THE WISDOM FUND: News & Views
April 23, 1995
The Wisdom Fund

Oklahoma City Bombing: Media Coverage Biased

When asked, "Have you heard of the Michigan Militia?" no one responded. The question was asked at the Catholic-Muslim Dialogue, January 12, 1995.

The question was the opening to Mr. Enver Masud's remarks at the Catholic-Muslim Dialogue sponsored by the Secretariat for Ecumenical and Interreligious Affairs, National Conference of Catholic Bishops in Washington, D.C. last January. Masud, President, The Wisdom Fund, was speaking on bias in the media's coverage of Islam and Muslims.

The bias is so evident Masud said, "Don't take my word for it. Just examine stories in which Muslims are involved, and those in which Christians or Jews are involved. In the former you will see the person's faith noted, in the latter you won't."

"Media coverage of Islam and Muslims would fail Journalism 101," said Masud. Journalists are trained to report the who, what, when, where, how, and why of stories. The "who" in stories of Christians and Jews is a specific person, often described by friends, family, teachers, neighbors if relevant to the story. Very seldom is their religion mentioned. In the case of Muslims, religion is invariably mentioned, and is about the only thing mentioned. In the case of Christians and Jews there is usually much discussion of "why" the person did what he or she did. In the case of Muslims, all the reader is told that the person was a militant, or extremist, or fundamentalist; as if that were sufficient explanation.

The media appear to have excruciating difficulty writing about Muslims without mentioning their religion. In "Through the Minefield Of Political Islam," The Washington Post, March 31, 1995, Stephen S. Rosenfeld describes his difficulties in writing about Islam and Muslims. He has no such difficulty in writing about other faiths. Why not write about Muslims and Islam, the same way in which one writes about Christians and Christianity?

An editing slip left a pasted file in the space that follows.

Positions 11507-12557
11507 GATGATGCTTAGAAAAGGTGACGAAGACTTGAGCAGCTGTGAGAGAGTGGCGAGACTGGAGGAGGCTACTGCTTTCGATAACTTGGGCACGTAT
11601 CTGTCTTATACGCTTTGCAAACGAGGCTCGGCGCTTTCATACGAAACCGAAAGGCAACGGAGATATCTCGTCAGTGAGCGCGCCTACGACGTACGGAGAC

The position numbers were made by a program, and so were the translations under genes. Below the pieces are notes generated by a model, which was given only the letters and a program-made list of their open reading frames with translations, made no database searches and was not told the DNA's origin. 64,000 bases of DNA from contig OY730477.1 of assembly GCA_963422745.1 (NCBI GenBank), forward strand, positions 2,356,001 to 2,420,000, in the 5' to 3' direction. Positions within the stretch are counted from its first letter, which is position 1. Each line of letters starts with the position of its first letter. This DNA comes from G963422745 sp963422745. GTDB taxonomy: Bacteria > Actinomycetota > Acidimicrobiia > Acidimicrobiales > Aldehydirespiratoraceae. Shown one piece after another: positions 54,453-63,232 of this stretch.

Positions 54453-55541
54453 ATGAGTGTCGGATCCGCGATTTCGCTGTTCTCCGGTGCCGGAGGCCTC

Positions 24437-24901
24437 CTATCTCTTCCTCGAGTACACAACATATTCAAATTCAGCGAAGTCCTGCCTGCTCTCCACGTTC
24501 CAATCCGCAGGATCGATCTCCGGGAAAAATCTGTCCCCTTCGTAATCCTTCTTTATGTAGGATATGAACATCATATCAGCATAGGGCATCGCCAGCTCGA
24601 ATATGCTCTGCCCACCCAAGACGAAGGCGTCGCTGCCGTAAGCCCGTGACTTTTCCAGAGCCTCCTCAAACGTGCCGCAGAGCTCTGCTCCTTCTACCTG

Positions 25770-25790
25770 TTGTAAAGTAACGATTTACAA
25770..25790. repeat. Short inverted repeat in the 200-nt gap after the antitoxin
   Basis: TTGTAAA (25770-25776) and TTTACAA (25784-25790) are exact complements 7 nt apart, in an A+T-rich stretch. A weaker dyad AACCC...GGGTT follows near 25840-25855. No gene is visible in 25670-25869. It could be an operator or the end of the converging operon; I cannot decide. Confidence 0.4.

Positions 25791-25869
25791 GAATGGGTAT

Following the capture of an alleged Oklahoma City bomber, The Washington Post, April 22, 1995, carried a story titled "Muslim's Burden of Blame Lifts" by Laurie Goodstein and Marylou Tousignant. If the burden has been lifted from Muslims, on whom does it fall? On Christians? Of course not. The point is the burden should never have been placed on Muslims. While the story itself is fair, the need for such a story should never have arisen.

Will the media behave more responsibly in the future? Will Muslims, to paraphrase the lead in the movie Network, wake up and say, "We're mad as hell, we're not going to take it anymore," and take the media to task? Only time will tell.



Jon Dougherty, "Witnesses heard multiple explosions: Experts say Murrah Building damage not done by truck blast alone," WorldNetDaily.com, May 18, 2001

Pat Shannan, "OKC Bombshell Implicates Feds In Murrah Blast: After nearly a decade, shocking, suppressed evidence emerges," AmericanFreePress.net, January 7, 2004

[Unsurprisingly, one important question has not been asked since Imus' downward spiral: what if those "nappy headed hos" were Arab or Muslim?

Bias against Arabs and Islam-and bashing them as a monolithic entity-is accepted across the news media, whether it is in reporting or punditry. . . . The only question left is how big of a gaffe is necessary for Americans to come to the defense of Arabs and Muslims?--Remi Kanazi, "Bill Maher's 'Towel Headed Hos'," Middle East Online, April 21, 2007]

[Federal officials insist that the Oklahoma City bombing case was solved a decade ago. But a Salt Lake City lawyer in search of his brother's killers has dug up some remarkable clues—on cross-dressing bank robbers, the FBI, and the mysterious third man.--James Ridgeway, "In Search of John Doe No. 2: The Story the Feds Never Told About the Oklahoma City Bombing," motherjones.com, July/August 2007]


A Noble Lie (2011) -- "Explosive Evidence" at 1:03:10

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